“Donald Trump, the things that he said have been the things that these women see in their personal lives,” Bassett said. “We don’t get to talk very openly about these experiences as women. People don’t really realize how prevalent they are.”
But that might be changing.
“The women who do speak out, bravo to them. It’s not always safe and it’s not always easy,” Bassett said. “And I hope the sharing of their experiences can lend some comfort and some strength to the women who aren’t in a place where they can talk about that stuff yet.”
Juliet Lester of Greensburg, Kentucky, is one such warrior.
After viewing the Trump tape, the 47-year-old who had survived a rape and numerous instances of sexual harassment took to Facebook and posed the following question:
“Wonder what would happen if every woman on Facebook posted a status with the names of each person who has sexually harassed, touched inappropriately, catcalled, or assaulted her, throughout her lifetime?
If you opened the closet wide, and you protected no one, whose names would be on it? Relatives? Family friends? Bosses? Boyfriends? Members of your church? Teachers?”
With it, she posted a photo. It was of Lester, her head cropped off making her unidentifiable. She held a sign over her lower stomach that read “No Trespassing”, a not so subtle message to Trump and his defenders.
“Watching him on that tape made me realize how utterly, completely fucked up my life got because one guy hurt me,” Lester said. “And it has touched every single aspect of my life for 30 years.”
Her status was shared by friends, and prompted others to detail their own abuses. A sisterhood of sorts began to form, one based on a shared suffering and hope for a better future.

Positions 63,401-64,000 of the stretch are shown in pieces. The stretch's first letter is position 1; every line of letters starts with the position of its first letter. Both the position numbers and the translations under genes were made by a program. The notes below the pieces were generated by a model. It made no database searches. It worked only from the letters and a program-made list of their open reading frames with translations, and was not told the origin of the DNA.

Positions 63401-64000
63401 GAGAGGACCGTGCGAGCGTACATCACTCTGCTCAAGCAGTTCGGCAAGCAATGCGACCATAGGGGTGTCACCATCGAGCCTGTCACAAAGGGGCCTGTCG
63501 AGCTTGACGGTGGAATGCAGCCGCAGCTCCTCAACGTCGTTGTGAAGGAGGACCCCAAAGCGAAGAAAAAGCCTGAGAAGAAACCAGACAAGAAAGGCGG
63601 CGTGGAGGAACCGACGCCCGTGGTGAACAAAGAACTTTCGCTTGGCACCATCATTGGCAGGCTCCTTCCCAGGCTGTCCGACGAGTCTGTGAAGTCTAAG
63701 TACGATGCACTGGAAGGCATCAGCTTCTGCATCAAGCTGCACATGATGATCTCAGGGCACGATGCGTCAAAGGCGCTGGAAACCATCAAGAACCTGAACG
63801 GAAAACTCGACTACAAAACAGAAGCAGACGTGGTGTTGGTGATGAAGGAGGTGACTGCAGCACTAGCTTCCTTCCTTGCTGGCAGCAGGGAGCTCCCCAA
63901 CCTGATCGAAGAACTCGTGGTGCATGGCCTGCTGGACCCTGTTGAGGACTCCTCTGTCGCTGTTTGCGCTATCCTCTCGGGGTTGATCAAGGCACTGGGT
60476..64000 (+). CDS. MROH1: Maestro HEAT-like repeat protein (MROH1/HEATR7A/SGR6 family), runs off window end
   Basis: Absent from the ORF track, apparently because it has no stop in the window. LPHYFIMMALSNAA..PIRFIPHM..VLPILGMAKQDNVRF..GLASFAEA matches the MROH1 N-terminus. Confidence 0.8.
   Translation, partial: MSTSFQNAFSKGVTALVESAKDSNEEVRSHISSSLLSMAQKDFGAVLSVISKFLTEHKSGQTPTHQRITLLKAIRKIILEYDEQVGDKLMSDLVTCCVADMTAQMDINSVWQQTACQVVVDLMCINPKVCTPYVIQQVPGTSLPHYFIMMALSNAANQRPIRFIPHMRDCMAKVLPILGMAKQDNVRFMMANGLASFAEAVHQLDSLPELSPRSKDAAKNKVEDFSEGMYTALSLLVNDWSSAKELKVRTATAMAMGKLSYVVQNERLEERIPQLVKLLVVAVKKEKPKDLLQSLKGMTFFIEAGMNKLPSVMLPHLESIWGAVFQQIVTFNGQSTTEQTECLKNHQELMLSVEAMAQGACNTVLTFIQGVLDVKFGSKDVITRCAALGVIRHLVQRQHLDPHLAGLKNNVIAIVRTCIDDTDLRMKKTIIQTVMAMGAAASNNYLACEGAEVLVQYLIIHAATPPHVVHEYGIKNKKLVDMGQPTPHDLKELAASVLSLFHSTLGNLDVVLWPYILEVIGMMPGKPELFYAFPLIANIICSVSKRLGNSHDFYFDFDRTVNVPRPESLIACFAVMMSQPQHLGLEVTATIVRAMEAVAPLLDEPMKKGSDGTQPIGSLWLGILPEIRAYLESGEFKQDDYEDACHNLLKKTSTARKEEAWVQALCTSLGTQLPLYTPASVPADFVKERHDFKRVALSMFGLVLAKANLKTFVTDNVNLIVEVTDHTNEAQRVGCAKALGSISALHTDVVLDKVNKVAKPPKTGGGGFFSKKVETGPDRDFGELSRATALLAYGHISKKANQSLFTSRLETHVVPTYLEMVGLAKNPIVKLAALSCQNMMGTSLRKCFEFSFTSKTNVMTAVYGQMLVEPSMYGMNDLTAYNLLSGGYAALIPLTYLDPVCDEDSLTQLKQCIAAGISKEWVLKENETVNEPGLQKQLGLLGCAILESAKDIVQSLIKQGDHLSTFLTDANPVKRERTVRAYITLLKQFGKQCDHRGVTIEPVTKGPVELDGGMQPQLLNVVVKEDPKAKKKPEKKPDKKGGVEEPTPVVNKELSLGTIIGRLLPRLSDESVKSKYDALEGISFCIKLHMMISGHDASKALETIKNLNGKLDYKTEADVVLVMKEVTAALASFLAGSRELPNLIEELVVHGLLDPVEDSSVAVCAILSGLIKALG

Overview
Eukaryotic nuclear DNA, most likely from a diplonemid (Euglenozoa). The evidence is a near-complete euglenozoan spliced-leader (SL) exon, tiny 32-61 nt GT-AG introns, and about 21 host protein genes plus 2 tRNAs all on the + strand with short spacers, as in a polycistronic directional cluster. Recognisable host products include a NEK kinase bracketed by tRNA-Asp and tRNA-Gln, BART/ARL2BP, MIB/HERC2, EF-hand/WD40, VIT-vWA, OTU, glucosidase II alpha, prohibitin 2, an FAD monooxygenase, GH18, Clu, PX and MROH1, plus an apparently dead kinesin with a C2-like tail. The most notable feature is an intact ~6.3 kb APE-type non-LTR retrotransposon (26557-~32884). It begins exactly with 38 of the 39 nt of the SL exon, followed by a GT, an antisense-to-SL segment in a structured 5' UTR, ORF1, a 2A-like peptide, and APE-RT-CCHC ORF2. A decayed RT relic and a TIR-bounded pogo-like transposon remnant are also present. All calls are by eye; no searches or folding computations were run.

“It was cathartic and it was something that I needed to get out in the open,” Lester said. “A lot of women individually have benefited from that.”
I get it. I get that when you disclose, this sense of community, the feeling of belonging when for years or even decades you believed you were alone.
After posting on my own Facebook page a condemnation of those that defended Trump’s remarks, my friend Tiffany replied with the story of her own rape that happened seven years ago. It was the first time she had discussed her sexual assault on social media.
“We’ve come too far — as a society and victims — to open up about our attacks and to lay the foundation for discussions on how to end them, only to turn around and consider electing a man who brags about his actions and encourages others to use their power to continue the cycle,” she replied to the post.
Trump’s descriptions of his assaults and his rabid supporters’ defense of those actions had roused her demons, too. The Louisville resident gave permission for her Facebook reply to be used in this article, but requested her last name be withheld for fear of retaliation against her and her family.
“Anytime a sexual assault victim comes forward and wants to shed light on their experience, you receive backlash,” Tiffany said in a later interview. “People will find ways to degrade you no matter what you do.”
Choate said women and men should be careful about what they reveal on social media. Online anonymity provides a hiding place for trolls ready to attack. “That can be a very emotionally dangerous space to proclaim something as personal as a sexual assault,” Choate said.
She suggested setting up a private Facebook group for survivors of sexual assault, one that could be better monitored and moderated.
Bassett also recommended looking into local support groups if a woman feels the memories of the abuse are affecting her daily life, or if she needs someone to confide in. In addition, therapy can be an option as well.
“You don’t know where people are in their process. Someone might not be ready to talk about that stuff… It’s a really hard step for anyone to take, saying they need help,” she said.
“Seeing that other people are willing to, then they realize, ‘OK .I’m not alone. I’m not the only one dealing with this’. There’s a huge, huge benefit.”